Basement Sewer Pipe Set In Concrete Wall - Plumbing - DIY Home Improvement | DIYChatroom

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Old 03-13-2012, 10:18 AM   #1
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Basement sewer pipe set in concrete wall

Our house is about 100 years old and in the basement, the cast iron sewer pipe is half-encases in concrate wall. I have no idea why or when this was done, but only half of the pipe is visible and the whole wall/pipe area is coated in about 10 layers of Drylock or similar substance. Well, this pipe seems to be coming to the end of it's lifespan since there are several rust-spots showing through the Drylock.

Not only is the pipe half-encased (including cleanout access!), the part where the plumbing from upstairs ties in is totally encased concrete. It's really crazy.

So we're wondering what our options are. (I know, the best advice is to get estimates from local pros, and we're in the process of doing that.) But I'm more just wondering if anyone has ever seen such a setup before. Was this common practice is days gone by, or was it just some crazy contractor or homeowner?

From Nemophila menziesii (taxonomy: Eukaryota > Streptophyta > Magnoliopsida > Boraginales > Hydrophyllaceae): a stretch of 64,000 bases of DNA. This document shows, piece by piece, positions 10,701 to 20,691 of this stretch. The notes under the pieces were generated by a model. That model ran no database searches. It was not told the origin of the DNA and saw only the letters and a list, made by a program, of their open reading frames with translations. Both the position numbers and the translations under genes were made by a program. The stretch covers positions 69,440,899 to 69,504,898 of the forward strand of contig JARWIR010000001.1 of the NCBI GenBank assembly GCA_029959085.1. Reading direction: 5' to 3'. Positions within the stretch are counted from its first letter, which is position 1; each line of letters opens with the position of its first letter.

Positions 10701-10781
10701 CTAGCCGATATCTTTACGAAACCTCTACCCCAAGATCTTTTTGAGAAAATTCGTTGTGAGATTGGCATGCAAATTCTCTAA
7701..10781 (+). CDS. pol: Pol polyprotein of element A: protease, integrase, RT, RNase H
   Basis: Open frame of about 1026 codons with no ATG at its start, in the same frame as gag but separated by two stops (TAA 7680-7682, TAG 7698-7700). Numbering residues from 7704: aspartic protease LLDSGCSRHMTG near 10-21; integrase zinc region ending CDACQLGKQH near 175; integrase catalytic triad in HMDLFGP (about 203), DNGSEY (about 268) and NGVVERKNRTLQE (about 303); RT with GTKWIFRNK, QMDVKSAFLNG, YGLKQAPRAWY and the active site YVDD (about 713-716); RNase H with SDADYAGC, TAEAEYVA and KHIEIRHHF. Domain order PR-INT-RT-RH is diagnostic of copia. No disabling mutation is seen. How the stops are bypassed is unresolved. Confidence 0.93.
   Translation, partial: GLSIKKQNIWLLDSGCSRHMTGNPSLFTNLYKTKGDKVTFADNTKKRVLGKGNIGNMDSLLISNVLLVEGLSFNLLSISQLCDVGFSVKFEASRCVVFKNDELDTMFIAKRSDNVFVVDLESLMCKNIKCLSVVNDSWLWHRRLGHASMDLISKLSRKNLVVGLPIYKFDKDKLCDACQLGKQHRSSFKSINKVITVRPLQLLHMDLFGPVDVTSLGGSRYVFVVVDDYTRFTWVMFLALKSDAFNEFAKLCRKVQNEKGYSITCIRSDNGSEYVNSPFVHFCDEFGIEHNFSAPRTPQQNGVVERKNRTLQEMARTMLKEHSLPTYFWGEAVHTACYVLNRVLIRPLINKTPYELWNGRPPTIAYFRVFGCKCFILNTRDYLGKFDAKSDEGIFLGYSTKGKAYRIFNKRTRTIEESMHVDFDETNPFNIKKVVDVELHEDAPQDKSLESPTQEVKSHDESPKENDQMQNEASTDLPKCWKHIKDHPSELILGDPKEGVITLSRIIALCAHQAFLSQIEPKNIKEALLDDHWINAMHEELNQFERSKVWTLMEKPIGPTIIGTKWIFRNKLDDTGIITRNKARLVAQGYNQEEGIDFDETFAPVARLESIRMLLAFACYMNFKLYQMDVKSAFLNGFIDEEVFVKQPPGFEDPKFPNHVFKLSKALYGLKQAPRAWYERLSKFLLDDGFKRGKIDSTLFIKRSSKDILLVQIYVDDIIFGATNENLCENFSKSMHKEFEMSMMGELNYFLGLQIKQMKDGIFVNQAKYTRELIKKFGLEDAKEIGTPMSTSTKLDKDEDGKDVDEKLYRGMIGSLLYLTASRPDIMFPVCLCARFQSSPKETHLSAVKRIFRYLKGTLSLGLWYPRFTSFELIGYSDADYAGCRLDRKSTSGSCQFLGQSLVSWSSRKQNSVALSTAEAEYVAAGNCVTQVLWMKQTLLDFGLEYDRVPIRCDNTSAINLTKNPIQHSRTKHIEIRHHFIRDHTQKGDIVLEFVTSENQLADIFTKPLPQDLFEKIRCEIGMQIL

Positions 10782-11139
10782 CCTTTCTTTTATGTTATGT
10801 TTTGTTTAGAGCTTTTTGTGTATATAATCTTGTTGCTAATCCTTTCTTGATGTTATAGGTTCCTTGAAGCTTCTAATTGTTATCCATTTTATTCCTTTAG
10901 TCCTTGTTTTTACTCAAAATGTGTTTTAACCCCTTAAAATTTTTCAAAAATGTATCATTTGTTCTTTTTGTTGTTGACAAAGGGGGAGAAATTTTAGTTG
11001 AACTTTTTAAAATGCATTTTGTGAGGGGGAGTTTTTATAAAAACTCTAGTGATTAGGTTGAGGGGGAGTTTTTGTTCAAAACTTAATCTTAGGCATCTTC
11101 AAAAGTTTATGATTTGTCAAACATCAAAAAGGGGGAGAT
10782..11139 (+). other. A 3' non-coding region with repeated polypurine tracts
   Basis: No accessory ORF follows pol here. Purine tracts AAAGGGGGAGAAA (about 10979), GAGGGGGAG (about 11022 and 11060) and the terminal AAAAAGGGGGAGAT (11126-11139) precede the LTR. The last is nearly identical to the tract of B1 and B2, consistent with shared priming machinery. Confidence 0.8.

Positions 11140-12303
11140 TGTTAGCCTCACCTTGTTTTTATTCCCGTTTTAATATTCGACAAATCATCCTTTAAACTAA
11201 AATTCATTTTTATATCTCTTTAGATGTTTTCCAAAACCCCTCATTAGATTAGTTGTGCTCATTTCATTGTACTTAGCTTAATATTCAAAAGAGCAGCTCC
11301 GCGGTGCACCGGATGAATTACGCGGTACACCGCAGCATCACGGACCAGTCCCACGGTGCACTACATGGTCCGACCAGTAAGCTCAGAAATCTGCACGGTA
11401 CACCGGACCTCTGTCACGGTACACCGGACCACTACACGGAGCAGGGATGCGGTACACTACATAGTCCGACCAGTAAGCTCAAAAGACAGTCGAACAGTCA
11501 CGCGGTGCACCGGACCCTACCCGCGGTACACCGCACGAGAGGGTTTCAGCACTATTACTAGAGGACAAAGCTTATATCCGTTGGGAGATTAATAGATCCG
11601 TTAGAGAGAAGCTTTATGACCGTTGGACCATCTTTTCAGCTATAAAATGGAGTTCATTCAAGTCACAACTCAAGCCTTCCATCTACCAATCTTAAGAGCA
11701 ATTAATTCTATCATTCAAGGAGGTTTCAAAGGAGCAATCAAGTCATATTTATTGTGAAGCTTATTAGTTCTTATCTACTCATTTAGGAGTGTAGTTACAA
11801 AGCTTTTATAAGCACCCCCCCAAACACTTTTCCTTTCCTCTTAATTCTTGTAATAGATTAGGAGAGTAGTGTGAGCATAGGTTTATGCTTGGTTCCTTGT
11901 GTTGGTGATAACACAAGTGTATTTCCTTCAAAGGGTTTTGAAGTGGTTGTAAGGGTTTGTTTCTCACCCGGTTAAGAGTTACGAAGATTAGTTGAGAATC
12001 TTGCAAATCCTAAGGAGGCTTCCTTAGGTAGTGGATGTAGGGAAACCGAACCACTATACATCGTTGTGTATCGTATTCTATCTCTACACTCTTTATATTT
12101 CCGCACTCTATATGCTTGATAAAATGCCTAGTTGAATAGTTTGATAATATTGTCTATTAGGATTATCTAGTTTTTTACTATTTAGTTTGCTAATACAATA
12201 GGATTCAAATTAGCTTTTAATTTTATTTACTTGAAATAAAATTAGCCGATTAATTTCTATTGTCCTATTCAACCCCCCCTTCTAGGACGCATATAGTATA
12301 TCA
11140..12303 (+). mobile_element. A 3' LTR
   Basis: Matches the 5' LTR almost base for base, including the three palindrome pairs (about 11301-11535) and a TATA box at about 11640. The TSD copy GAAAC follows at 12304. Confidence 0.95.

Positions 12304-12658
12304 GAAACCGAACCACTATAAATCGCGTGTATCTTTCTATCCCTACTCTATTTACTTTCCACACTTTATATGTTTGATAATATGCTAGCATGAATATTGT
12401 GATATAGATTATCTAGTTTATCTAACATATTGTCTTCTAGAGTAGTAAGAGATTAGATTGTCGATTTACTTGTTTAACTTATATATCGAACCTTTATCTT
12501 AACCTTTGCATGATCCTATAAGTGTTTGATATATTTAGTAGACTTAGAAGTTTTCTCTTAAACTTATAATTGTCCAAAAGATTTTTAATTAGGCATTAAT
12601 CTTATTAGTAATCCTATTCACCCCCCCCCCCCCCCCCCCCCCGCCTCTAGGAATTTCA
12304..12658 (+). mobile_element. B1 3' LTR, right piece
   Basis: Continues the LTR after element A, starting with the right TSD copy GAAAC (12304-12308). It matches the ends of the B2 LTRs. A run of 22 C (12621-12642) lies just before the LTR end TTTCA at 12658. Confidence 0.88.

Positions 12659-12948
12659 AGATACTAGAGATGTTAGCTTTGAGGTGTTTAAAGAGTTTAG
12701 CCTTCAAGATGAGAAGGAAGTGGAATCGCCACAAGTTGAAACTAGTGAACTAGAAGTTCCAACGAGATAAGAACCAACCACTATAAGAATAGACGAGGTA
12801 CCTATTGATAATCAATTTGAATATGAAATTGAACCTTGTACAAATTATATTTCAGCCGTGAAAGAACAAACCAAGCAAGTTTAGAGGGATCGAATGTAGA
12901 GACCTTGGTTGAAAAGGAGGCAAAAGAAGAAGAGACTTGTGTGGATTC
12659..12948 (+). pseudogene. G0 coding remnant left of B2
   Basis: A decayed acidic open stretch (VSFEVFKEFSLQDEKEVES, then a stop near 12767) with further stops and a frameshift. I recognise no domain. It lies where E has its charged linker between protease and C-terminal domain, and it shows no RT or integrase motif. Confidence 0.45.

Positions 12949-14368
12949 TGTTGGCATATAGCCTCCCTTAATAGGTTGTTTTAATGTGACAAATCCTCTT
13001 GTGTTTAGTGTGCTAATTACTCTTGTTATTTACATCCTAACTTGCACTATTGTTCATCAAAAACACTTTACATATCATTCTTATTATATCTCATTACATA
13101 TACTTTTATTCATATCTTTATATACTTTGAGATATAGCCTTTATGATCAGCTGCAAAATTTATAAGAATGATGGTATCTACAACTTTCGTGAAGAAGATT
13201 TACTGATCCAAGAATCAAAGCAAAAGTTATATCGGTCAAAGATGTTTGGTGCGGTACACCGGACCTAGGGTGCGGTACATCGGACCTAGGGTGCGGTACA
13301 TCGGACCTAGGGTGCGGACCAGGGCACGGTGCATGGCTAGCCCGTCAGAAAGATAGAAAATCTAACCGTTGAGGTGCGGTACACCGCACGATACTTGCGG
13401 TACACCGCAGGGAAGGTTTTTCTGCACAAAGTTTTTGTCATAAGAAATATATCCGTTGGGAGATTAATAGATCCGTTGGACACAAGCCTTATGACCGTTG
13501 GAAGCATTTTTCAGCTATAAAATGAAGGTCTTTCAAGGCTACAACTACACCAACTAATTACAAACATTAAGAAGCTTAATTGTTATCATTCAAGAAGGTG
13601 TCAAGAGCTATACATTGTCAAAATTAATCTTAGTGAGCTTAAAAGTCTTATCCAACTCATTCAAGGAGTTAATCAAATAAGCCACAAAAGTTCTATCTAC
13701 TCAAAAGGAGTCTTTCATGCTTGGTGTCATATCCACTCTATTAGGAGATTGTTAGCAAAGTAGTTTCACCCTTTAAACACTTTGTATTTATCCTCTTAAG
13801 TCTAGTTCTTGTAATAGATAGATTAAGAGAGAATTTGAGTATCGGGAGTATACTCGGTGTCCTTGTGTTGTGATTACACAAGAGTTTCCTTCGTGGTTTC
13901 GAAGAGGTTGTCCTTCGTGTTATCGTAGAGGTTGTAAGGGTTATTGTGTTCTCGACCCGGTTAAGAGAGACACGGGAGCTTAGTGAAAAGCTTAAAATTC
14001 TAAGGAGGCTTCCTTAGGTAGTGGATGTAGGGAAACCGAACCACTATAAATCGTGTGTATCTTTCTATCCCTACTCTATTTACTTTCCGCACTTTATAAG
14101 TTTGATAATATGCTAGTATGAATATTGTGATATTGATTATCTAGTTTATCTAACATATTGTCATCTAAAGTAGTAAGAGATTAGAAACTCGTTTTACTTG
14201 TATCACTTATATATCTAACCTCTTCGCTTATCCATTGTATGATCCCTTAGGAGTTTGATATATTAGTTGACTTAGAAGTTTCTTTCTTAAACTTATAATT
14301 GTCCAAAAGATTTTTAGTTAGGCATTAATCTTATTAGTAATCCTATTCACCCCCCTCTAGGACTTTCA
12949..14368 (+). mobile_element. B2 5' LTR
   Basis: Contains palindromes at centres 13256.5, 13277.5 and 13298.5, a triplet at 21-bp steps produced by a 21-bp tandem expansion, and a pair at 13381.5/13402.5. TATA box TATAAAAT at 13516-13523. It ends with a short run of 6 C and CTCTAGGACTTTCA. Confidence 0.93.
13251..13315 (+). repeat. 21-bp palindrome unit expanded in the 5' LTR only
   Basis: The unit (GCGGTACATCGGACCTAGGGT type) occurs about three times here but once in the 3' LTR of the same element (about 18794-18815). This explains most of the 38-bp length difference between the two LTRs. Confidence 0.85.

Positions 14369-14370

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Old 03-13-2012, 10:31 AM   #2
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Without a picture it's hard to say why it was done.


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Old 03-14-2012, 01:16 PM   #3
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Here are links to photos of the pipe, so you can see what we're dealing with.
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Old 03-14-2012, 01:29 PM   #4
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I see this every once and awhile. Around here, some basement walls are stone. the inside is eventually coated with mortar- like yours. Chances are the new piping take the same route as your old pipe. The pipe exiting the house will be the toughest part.
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Old 03-15-2012, 08:26 AM   #5
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The first plumber to give us an estimate quoted $2500 to bypass this section of pipe. He said chiseling the old one out would be too much work, too expensive, etc. I suppose he might be right since it's about a 20ft section and a framed in wall would have to be removed. But an additional pipe sitting next to or on top of the existing poses a problem since the existing passes through the basement stairs on it's way to the front of the house and out. Because of this, the stairs already narrow at the bottom anyway making them a bit of a hazard (God love old houses!). Seems to me another pipe butted in there would make matters worse.

I don't suppose those sleeving or relining processes actually work, do they? I'd love to avoid all the chiselling if possible.
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